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Commodity frontiers: Markets, sociotechnical entanglements and the end of “cheap nature”?

Authors: Christian Berndt*, University of Zurich
Topics: Economic Geography, Anthropocene, Latin America
Keywords: bioeconomy, marketization, commodity chains, Argentina
Session Type: Paper
Presentation File: No File Uploaded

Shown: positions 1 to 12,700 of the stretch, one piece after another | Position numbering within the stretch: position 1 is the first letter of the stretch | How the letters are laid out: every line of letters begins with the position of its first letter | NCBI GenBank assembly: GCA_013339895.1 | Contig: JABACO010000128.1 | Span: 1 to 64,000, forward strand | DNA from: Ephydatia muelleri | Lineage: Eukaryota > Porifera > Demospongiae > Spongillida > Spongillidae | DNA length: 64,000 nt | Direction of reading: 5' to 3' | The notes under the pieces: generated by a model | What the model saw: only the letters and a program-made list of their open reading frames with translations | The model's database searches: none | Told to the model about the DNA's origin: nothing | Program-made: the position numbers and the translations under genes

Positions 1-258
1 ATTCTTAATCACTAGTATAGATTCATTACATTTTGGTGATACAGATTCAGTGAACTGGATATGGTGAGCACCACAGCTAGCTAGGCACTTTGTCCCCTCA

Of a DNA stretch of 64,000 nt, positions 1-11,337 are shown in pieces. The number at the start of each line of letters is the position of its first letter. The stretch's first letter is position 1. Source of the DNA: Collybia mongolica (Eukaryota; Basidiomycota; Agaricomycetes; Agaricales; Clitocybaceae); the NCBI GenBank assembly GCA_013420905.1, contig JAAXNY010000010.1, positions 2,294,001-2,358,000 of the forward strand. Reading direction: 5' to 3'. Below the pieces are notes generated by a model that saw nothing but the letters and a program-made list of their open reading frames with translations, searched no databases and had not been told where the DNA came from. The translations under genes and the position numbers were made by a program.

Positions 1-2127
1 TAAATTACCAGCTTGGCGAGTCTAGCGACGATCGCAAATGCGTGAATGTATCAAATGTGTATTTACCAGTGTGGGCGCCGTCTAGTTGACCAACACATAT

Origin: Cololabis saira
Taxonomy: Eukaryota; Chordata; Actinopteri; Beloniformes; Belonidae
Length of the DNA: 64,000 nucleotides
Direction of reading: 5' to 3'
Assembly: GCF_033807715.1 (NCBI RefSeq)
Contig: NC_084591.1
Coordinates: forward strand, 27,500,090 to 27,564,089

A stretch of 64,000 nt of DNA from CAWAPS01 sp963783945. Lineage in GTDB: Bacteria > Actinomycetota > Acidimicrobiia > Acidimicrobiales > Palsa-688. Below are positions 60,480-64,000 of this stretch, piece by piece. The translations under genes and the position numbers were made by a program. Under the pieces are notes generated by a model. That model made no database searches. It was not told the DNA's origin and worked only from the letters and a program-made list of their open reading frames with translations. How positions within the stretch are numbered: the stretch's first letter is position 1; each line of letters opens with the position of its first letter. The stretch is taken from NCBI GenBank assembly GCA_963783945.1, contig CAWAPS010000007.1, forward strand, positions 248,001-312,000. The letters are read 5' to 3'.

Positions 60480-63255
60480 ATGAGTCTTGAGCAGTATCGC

Commodification and marketization operate around seemingly clear notions of difference between what is commodified and marketized and what is not. Stabilized temporally (modern vs. backwards, developed vs. undeveloped) and spatially, these boundaries legitimize interventions to expand the realm of the market into hitherto uncharted terrain. Following Mitchell (2007), I conceptualize these frontiers not as sharp lines that separate capitalism’s inside and outside, but as broad frontier regions and sites of struggle over the internalization of market outside and the non-commodified. Using the global soy complex as an empirical example, I map contested human/nature frontiers from the perspective of sociotechnological assemblages that appropriate “cheap nature” for the production of “cheap food” (Moore 2015). In the case of the global soybean commodity chain, a key role is played by genetically modified seeds and broad spectrum herbicides. I seek to demonstrate how the GMO-herbicide complex evolves ambivalently and highly unevenly with and against its ecological and social limits. Special emphasis will be put on Argentina and the role of the state, local capital and social movements in shaping the articulation of human with extra-human nature.

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